Volunteer Work: Why You Should Lend a Hand

By helping others, students help themselves to benefits in their personal lives and academic careers.

By Ashley Henshaw | April 21, 2014

High School student Fernanda Tirado volunteers at Think Together, an after school program for disadvantaged children.

High school is a great time to work as a volunteer. For starters, you’ll develop skills and experience that you can list on your college applications. And while extracurricular activities like volunteer work are great for applying to college, the benefits certainly don’t end there. In addition to beefing up your resume, you’ll also give back in a meaningful way, learn more about yourself, and gain valuable life skills. The following are great volunteer activities for anyone, but especially for college-bound students.

Literacy Advocate

The ability to read and write effectively is something that many of us take for granted. By volunteering with a literacy advocate organization, students can help others learn these valuable skills. One of the most rewarding parts of this type of volunteer work is seeing the passion for reading and writing come alive in others. Meanwhile, students who engage in literacy work also gain valuable skills when it comes to teaching others and analyzing the written word. Whether it’s reading stories to children, teaching adults to read or tutoring teens, volunteering as a literacy advocate is a great opportunity for students interested in majors like English, creative writing and education.

The best way to learn what type of volunteer work suits you is to sign up for the first opportunity that piques your interest.

Hospital Volunteer

As a hospital volunteer, you can get a first-hand look at a number of medical professions, which makes this an excellent option for students who plan to become doctors, nurses, public health workers, physical therapists or any other type of healthcare worker. Seeing these professionals work and interact with patients is an invaluable experience for anyone considering a healthcare-related major. However, there’s a great deal more that comes with this type of volunteer work. Hospital volunteers often make an impact on patients’ lives by showing them kindness and empathy. As a result, students who volunteer at hospitals are often impacted as well, learning a lot about themselves and becoming more aware of the various challenges others face every day. At a hospital, your volunteer work could include everything from transporting patients to stocking supplies to shadowing a worker. Be sure to let the volunteer organizer at the hospital know if you have a particular area of interest.

Maplewood High School student Clarise K spent her summer volunteering at St. Thomas Hospital in Nashville.

Political Campaign Volunteer

A political campaign offers a fascinating look into the real world of politics. Students who have a passion for politics and are considering a major in political science or a career in law, government or public policy should definitely look into this volunteer opportunity. While your job as part of a political campaign may be limited to administrative tasks like answering phones, creating spreadsheets and filing, you’ll still learn so much about the political realm as you become familiar with each candidate’s position on the issues (budgets, social concerns, local laws, etc.). Plus, if you show your enthusiasm for a specific area of campaigning, you may get to move up to more advanced duties like volunteer outreach or organizing phone banks. In addition to developing an excellent skill set to list on college applications, students who volunteer with political campaigns often take pride in advocating for a candidate they believe in. It’s fascinating and rewarding to see real changes take place in response to the hard work of a dedicated group of people. While your classes will teach you about political history and theory, volunteering for a campaign teaches you about the real-life aspects of politics that are simply impossible to cover in a textbook.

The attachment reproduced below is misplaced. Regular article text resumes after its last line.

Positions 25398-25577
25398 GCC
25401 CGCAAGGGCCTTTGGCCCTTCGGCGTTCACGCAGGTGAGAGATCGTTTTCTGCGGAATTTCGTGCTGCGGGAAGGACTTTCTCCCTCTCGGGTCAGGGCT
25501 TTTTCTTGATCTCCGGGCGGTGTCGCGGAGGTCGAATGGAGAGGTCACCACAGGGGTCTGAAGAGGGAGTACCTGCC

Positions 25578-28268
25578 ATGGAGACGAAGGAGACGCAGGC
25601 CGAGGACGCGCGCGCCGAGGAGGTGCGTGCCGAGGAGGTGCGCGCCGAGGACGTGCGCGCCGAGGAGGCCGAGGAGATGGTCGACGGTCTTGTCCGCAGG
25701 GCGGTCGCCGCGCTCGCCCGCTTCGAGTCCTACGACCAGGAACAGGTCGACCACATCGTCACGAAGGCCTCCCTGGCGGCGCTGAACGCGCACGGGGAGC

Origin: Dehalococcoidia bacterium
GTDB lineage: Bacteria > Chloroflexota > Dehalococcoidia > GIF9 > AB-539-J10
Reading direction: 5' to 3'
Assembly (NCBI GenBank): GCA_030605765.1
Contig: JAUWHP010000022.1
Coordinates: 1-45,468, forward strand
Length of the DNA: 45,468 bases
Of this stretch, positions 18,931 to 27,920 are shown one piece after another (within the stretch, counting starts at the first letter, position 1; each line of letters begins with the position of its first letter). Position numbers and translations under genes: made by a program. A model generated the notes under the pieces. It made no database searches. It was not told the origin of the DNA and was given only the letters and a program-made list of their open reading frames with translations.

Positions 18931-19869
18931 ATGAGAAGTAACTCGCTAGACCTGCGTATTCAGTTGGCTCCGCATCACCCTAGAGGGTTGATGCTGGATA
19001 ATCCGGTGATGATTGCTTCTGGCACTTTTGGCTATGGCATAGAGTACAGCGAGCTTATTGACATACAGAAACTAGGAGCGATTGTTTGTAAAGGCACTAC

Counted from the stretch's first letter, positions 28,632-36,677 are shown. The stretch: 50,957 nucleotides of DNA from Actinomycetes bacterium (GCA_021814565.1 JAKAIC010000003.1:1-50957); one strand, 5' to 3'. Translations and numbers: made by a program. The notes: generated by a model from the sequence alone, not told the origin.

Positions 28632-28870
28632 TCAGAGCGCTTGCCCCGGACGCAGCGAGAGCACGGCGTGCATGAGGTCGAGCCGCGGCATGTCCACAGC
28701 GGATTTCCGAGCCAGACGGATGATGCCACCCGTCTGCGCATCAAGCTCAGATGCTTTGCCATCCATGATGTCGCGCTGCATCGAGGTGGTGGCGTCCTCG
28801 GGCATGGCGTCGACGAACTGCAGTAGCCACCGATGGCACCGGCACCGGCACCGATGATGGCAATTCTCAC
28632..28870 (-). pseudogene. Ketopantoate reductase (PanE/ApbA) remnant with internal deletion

Environmental Community Service

Due to increasing concerns about the environment, degrees in areas like environmental studies and sustainability are becoming more common. Volunteering to do environmental community service is a great way to explore your passion for the environment while learning more about our planet and how to protect it. This is a great volunteer option for any student considering an environment-related degree or career path. In addition to learning about your chosen field, you’ll also do some great things to improve your local environment. Possible projects might include setting up recycling programs, cleaning up public parks or helping local businesses transition to more environmentally friendly practices. You’ll gain a great sense of pride from the fact that you are doing something to improve the Earth for future generations, while also feeling more closely connected to your community.

Brooklyn High School students in Crown Heights volunteer at a local community farm.

The best way to learn what type of volunteer work suits you is to sign up for the first opportunity that piques your interest. Remember that you can stick with one organization you love, or try out a number of different volunteer opportunities. Either way, the most important thing is that you enjoy the work you do because it’s meaningful and helpful to others. Whether it applies to your area of study of not, your passion for your volunteer work will shine through on your college applications.

People Who Read This Article Also Read:

Volunteering in College
7 Volunteer Organizations for Teens
Volunteering, Community Service and College Admissions
Plan a Diverse Summer: Volunteer Work, Internships and Fun

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